- The Washington Times - Monday, October 11, 2010

Your Oct. 1 editorial “Beware the cyberscare” dismissing Sen. Joe Lieberman’s efforts to protect our most critical infrastructure from cyber-attack as nothing but scare tactics is misinformed.

The threat of cyber-attack from a foreign country, a terrorist group or malevolent hackers is real. Last year, multiple U.S. corporations were the targets of industrial espionage through cyberspace. Before that, the governments of Estonia and Georgia were partially paralyzed by massive denial-of-service attacks. Recently, the Department of Defense acknowledged that some of its systems were compromised by a foreign intelligence service.

The latest worm - Stuxnet - demonstrates that a cyber-attack on critical infrastructure control systems is no longer theoretical. Forensic analyses conducted by private-sector experts have concluded that Stuxnet is designed to take control of physical machinery, meaning that machinery can be made to do whatever Stuxnet’s authors want it to do, regardless of an operators’ commands.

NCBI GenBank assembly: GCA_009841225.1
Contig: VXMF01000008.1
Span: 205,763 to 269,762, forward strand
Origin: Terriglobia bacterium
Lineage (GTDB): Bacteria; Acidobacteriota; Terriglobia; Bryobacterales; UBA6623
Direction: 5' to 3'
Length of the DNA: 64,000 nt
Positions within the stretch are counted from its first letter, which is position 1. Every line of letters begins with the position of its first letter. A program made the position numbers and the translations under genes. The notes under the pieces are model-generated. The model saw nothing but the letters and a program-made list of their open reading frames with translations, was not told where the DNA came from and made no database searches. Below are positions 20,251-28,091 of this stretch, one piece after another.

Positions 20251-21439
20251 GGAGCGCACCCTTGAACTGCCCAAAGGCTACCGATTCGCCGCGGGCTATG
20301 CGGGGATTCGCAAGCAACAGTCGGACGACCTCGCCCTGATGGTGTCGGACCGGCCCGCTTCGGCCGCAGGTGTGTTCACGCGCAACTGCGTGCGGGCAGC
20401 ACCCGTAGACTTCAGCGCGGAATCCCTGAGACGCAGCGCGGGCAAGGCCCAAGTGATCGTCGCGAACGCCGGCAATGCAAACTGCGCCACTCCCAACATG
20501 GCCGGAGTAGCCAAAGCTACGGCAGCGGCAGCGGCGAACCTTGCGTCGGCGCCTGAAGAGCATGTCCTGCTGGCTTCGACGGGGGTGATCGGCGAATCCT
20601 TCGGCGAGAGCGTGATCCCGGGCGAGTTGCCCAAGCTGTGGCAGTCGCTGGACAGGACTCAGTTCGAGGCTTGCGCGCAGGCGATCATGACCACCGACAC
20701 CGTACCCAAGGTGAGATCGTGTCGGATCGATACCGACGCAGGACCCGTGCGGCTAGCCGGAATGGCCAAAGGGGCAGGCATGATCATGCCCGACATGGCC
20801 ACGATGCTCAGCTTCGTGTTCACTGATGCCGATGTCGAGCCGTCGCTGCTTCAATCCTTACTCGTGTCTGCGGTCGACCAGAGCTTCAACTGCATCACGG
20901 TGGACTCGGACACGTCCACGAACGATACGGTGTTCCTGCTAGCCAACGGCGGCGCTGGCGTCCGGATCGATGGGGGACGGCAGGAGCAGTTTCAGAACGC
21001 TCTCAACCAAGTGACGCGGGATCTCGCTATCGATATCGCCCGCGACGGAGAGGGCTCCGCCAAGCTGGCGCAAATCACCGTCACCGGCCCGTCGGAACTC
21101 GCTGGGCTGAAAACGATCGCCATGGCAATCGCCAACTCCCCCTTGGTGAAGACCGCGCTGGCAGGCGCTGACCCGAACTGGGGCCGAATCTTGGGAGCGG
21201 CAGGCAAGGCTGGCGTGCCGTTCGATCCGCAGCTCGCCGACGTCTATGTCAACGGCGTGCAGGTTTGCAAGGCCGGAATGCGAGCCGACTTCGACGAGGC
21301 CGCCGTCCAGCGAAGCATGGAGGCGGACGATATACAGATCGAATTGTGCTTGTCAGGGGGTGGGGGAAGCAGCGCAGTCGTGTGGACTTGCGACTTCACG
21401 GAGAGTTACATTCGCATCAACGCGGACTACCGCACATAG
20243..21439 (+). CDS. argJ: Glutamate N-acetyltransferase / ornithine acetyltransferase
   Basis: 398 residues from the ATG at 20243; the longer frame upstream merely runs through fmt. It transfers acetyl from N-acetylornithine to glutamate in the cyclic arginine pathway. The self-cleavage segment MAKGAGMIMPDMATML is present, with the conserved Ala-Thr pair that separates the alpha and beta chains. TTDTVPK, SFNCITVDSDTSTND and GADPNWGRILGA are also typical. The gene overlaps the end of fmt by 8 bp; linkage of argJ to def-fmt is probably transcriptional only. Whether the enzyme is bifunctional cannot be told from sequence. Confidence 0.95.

An attack on our electric grid, water-treatment facilities, financial system, telecommunications networks and other critical infrastructures - all of which are dependent upon cybernetworks to operate - is a catastrophe waiting to happen. Mr. Lieberman, Sen. Susan Collins and Sen. Thomas Carper are taking the responsible approach by urging the government to plan and organize to prevent or respond to a cyber-Sept. 11 before one actually occurs.

Their legislation gives the president the authority to implement emergency measures in selected areas of our nation’s most critical infrastructure - only to preserve networks and assets essential to maintaining our way of life. The bill does not give the government authority to take over private networks.

Cyber-attacks are no longer limited to identity theft. If we are going to get serious about cybersecurity, Americans need to know that a cyber-attack could cause as much damage as a conventional attack, and we are far more vulnerable to a cyber-attack than we are to a conventional one. Cybersecurity is national security. To suggest otherwise is irresponsible.

LESLIE JULIETTE PHILLIPS

Communications Director

Senate Homeland Security and Governmental Affairs Committee

Washington